Telomerase, a ribo-nucleoprotein that counteracts telomere shortening, has recently been suggested as having a telomere independent survival function. A protective effect of telomerase on mitochondrial function under conditions of oxidative stress has been described, yet the exact mechanism and phenotype linked to mitochondrial or nuclear TERT (catalytic subunit of telomerase) is not clearly identified. We have shown that in the presence of coronary artery disease or acute vascular stressors, there is a shift in the mechanism of flow mediated dilation (FMD) from NO to H2O2. The current study aims to differentiate the role of nuclear TERT vs. mitochondrial TERT in the development of cardiovascular (CV) disease. In our central hypothesis, mitochondrial TERT plays a critical and previously undiscovered role in reducing mitochondrial reactive oxygen species (ROS) thus protecting against CV disease and other ROS associated disorders. This study will focus on CV health and use FMD and its mechanism and redox environment as physiological markers. The conceptual paradigm shift tested is that mitochondrial TERT decreases mitochondrial ROS production by improving mitochondrial respiratory chain activity. This contributes to maintaining normal NO levels, thereby preserving physiological regulation of FMD in the microvasculature. Conversely, we postulate that reduced mitochondrial TERT results in increased mitochondrial ROS, driving microvascular dysfunction by changing the mediator of FMD from NO to H2O2 thereby creating a pro-inflammatory milieu. We will be using state of the art methods to evaluate vascular reactivity alongside molecular evaluation of the redox environment to characterize the role of telomerase in regulating cellular and mitochondrial ROS levels. This novel hypothesis and the models generated have important translational potential and will be extremely useful for investigators studying varying diseases and in multiple fields.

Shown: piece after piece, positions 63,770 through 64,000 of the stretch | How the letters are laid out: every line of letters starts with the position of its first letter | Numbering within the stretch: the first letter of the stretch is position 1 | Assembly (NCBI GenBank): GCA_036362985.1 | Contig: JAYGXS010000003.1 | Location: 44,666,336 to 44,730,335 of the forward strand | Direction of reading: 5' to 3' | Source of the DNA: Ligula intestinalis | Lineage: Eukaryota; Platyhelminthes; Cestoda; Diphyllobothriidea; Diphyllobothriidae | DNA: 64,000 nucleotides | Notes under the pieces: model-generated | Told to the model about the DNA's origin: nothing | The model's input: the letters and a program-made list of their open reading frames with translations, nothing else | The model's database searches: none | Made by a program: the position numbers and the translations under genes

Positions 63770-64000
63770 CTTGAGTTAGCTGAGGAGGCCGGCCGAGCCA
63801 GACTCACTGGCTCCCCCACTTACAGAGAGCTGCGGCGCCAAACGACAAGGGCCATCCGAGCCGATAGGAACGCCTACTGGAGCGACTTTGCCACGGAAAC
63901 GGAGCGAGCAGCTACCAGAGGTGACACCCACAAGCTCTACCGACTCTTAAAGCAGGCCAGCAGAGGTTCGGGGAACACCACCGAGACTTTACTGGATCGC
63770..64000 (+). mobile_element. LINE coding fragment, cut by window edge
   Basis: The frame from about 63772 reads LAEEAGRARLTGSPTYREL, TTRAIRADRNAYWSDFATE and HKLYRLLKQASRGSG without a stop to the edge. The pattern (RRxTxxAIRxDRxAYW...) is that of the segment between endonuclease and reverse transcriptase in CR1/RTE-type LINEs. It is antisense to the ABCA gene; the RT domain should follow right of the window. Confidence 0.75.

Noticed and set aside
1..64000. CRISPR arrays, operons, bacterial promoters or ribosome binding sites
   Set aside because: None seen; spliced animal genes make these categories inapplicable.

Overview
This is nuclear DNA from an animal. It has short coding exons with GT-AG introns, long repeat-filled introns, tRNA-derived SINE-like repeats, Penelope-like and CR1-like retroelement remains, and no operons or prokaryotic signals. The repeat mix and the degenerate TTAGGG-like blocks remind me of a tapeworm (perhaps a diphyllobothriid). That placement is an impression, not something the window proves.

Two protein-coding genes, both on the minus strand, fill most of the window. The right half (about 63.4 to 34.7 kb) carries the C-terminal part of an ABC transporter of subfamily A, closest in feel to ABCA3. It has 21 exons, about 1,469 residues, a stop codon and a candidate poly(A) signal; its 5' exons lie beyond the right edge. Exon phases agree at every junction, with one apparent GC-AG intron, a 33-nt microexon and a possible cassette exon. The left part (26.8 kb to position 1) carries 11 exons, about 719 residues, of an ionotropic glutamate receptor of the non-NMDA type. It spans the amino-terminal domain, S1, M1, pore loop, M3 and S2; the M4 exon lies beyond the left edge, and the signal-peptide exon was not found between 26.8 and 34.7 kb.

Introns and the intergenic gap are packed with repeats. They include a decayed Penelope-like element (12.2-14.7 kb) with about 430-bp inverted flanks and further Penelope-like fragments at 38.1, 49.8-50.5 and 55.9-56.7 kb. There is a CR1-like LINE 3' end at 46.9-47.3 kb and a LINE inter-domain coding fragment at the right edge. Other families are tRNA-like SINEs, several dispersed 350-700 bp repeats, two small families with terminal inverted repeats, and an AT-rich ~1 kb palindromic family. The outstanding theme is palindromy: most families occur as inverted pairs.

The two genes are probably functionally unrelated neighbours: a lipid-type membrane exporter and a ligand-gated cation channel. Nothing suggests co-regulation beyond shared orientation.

Telomerase, traditionally a protector of telomere length, has recently been linked to changes in levels of reactive oxygen species;however, it is not understood if this is via its nuclear or mitochondrial function. The overall goal of this applicatin is to differentiate and define the role of nuclear vs. mitochondrial TERT (catalytic subunit of telomerase) in the development of disease with a specific focus on cardiovascular events. This novel hypothesis and the models generated have important translational potential and will be extremely useful for investigators studying varying diseases and in multiple fields.